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Something tells me a circa 1995 BIOS won't pose a problem... at least with cards below 8.4GB. The 1988 core thats in my EISA 486 board on the other hand likely will. I have never tried to boot that machine without an Enhanced BIOS ROM card installed though.

Reply 38 of 42, by Gabucino

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Just yesterday I was fiddling around with a PhoenixBIOS A286 1.01.

- SunDisk SDCFB-8 vcb 1.13: can read/write, but can't boot (fdisk /mbr or xfdisk would hang though)
- SanDisk SDCFB-8 Vdg 1.23: works completely

Reply 39 of 42, by 8bitbubsy

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Sorry for bumping such an old thread, but I made a discovery here.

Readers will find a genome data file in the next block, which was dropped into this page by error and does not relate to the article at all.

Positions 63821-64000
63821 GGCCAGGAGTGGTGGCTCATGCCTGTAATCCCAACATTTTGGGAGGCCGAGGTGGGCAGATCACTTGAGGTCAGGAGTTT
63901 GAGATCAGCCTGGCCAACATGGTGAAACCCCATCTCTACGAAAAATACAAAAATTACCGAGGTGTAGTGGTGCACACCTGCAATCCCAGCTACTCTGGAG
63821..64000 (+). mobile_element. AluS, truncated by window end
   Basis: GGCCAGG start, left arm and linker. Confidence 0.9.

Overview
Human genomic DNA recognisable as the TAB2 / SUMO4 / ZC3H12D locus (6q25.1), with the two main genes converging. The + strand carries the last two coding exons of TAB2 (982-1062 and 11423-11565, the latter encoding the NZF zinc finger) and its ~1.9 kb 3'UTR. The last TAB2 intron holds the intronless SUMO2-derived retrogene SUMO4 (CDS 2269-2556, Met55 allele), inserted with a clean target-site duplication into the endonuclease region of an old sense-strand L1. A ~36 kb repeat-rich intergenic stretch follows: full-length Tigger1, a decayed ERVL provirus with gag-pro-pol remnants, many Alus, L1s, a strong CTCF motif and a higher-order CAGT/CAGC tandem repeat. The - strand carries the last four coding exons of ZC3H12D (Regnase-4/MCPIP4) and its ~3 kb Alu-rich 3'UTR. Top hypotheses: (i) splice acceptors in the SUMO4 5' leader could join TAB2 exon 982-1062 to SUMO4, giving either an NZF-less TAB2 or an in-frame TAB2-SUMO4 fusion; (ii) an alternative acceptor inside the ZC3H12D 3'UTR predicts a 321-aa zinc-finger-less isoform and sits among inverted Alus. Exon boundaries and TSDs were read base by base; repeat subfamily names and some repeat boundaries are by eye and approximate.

I have this Texas Instruments 4000M (TM4000M) laptop with a Phoenix '92 BIOS, and it gets stuck when trying to boot from a CF. You can run fdisk and format the drive from a floppy, but not boot from it.
However, if you install Seagate DiscWizard then it will always boot from the drive! This also helps with the pesky 528MB limitation. I recommend trying DiscWizard 9.56A if your old machine gets stuck under CF boot: http://www.philscomputerlab.com/seagate.html

The only downside is that after installing DiscWizard I can't read the CF card in Windows on another machine... Does anyone have a fix for this?

P3 rig:
- ASUS CUSL2 w/ i815 BIOS Tweaker
- Pin-modded Tualatin 1.26GHz 512kB @ 1358MHz
- 512MB SDRAM @ 143MHz CL2
- PCI SATA w/ 128GB Samsung SSD
- ATi Radeon 9600 XT 128MB (APG 4x, AGP clk @ ~71MHz)
- Creative Sound Blaster Live!